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Prince Aziz v Harb: the limits of state immunity
In HRH Prince Abdul Aziz Bin Fahd Bin Abdul Aziz v Harb, the Court of Appeal held that there is no immunity from suit when the estate of a head of state who died in office is sued in respect of a private (as opposed to official) act.
The claimant (Mrs Harb) brought a claim against HRH Prince Abdul Aziz Bin Fahd Bin Abdul Aziz of the Saudi royal family for damages for breach of an oral contract, which Mrs Harb said was concluded between herself and the Prince on about 19 June 2003.
The Prince applied to strike the claim out on the basis that the English court had no jurisdiction to hear it because it was barred by the defence of sovereign immunity, pursuant to section 20 of the State Immunity Act 1978 (SIA).
In both the High Court and Court of Appeal, the case proceeded on the basis of agreed assumptions that (i) the contract was between Mrs Harb and the late King Fahd himself (the Prince acting solely as his agent or representative); and (ii) the claim was against the estate of the late King.
The decision of the Court of Appeal
Counsel for the Prince (Lord Pannick QC) submitted that there is immunity for the estate of a head of state who died in office, even if there is no such immunity for a former head of state who is still alive. He argued that (1) the absence of such immunity would be an affront to the state of which the deceased person had been head before his death; (2) there would be “practical difficulties” if a head of state were stripped of all immunities immediately upon his death; and (3) that the absence of such immunity would frustrate the “functional basis” of the doctrine of state immunity, namely, to protect the ability of the head of state to carry out his functions and to promote international co-operation.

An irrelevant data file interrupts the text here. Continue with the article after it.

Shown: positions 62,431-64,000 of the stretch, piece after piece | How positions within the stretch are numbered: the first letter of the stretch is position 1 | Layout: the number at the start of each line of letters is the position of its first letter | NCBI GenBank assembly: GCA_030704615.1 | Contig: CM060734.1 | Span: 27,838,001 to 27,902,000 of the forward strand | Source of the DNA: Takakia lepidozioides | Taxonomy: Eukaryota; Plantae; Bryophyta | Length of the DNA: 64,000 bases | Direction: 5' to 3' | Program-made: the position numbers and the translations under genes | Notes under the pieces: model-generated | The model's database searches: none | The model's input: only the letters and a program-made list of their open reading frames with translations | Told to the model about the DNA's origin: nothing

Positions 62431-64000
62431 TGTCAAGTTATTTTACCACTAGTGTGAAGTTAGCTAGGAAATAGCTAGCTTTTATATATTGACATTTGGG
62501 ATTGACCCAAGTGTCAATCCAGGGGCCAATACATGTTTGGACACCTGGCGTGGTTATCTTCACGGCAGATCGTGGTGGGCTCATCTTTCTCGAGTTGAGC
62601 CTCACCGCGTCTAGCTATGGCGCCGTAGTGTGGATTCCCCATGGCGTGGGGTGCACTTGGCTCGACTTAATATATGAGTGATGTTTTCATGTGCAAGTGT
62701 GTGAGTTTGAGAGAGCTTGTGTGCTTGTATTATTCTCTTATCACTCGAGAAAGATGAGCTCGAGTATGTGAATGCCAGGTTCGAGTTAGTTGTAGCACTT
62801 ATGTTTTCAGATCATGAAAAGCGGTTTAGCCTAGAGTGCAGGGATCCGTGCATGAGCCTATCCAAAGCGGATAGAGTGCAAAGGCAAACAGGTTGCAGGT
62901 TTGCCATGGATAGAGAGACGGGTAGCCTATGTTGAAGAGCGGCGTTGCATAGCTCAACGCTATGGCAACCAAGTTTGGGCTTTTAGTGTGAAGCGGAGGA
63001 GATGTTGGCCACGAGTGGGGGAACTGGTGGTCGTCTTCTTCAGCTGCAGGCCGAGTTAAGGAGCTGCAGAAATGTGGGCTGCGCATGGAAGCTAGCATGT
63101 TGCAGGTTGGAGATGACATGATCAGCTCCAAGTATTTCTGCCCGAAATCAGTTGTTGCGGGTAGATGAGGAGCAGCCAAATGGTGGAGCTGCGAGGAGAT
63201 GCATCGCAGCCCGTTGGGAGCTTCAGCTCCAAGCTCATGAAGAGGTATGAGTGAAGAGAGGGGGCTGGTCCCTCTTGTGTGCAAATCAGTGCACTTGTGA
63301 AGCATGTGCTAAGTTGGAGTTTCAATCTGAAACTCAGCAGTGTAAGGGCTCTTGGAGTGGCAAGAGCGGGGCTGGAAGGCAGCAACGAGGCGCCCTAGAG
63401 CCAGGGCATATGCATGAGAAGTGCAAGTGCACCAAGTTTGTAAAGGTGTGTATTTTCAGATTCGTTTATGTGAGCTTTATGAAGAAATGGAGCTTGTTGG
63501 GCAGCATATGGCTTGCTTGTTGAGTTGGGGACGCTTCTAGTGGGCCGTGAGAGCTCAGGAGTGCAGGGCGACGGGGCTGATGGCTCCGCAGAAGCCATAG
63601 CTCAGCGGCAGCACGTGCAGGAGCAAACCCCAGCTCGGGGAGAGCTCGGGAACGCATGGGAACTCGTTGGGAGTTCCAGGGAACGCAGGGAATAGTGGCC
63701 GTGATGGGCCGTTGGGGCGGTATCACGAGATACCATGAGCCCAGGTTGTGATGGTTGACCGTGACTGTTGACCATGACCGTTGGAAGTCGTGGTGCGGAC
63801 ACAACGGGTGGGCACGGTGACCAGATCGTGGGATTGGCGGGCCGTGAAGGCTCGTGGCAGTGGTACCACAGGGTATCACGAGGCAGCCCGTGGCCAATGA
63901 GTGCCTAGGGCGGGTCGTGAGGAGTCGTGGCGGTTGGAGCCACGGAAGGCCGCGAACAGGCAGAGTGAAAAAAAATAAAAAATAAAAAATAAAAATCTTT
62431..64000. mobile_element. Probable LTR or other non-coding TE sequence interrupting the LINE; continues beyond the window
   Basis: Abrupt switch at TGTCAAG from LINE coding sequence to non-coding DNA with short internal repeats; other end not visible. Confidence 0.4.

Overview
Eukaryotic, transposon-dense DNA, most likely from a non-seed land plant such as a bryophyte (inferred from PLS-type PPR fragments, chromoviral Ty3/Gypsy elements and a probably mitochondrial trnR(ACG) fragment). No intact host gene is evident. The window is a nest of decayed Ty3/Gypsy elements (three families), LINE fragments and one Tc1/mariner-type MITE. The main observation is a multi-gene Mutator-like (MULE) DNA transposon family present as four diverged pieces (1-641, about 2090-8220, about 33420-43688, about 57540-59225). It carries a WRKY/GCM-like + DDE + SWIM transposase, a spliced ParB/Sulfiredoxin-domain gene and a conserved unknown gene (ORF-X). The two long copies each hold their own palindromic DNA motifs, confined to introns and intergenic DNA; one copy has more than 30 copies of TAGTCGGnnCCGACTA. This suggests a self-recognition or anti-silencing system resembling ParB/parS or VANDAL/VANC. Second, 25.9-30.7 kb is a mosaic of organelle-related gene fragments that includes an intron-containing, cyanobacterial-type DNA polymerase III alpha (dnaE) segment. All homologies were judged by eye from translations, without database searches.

The Court of Appeal rejected all of these arguments, concluding that (1) a former head of state has no immunity from suit in respect of private acts done while in office; and (2) this rule applies whether the person ceased to be head of state while still alive (and died later) or because they died in office. It also concluded, obiter, that if a suit is not justiciable by reason of state immunity, then it will not become justiciable by virtue of Article 6 of the ECHR.
This decision merits attention for three reasons. First, the SIA is the sole source of English law on the principles of state immunity applicable to heads of state and former heads of state. Second, the point argued by the Prince was a novel one, “not covered directly by authority or, indeed, in the text books or legal literature” (Aikens LJ, at paragraph 15). Third, section 20(1) of the SIA is not well-drafted and its effect is not immediately clear. As Aikens LJ observed: “To call [it] clumsy would be an understatement…the section has all the hall-marks of being concocted in a hurry without much thought as to how it was intended to work in conjunction with the DPA and the Convention.” In short, the point was ripe for appellate attention.
However, in substantive terms this is a not a surprising result. The Court of Appeal did not change or depart from the general principles applying in this sphere of international law. It is uncontroversial that when a head of state leaves office while alive, his ongoing immunity is limited to official acts whilst in office. The Court of Appeal simply declined to extend immunity to private acts by drawing a principled distinction between a head of state who left office while alive, and one who died in post.
Following the decision in Jones and others v United Kingdom, in which the ECtHR ruled that the inability of four men to bring torture compensation claims against Saudi Arabia in the UK courts (because of the immunity of the officials involved) did not violate Article 6 of the ECHR, the Court of Appeal’s decision will reassure observers that, if only in respect of the private acts of heads of state while in office, no such immunity applies. It does not matter whether a head of state dies in office or leaves while alive: he or his estate will not enjoy immunity for those acts. This is some consolation for those who fear that state immunity provides too powerful a shield for the rulers of regimes which do not respect the rule of law or universal human rights.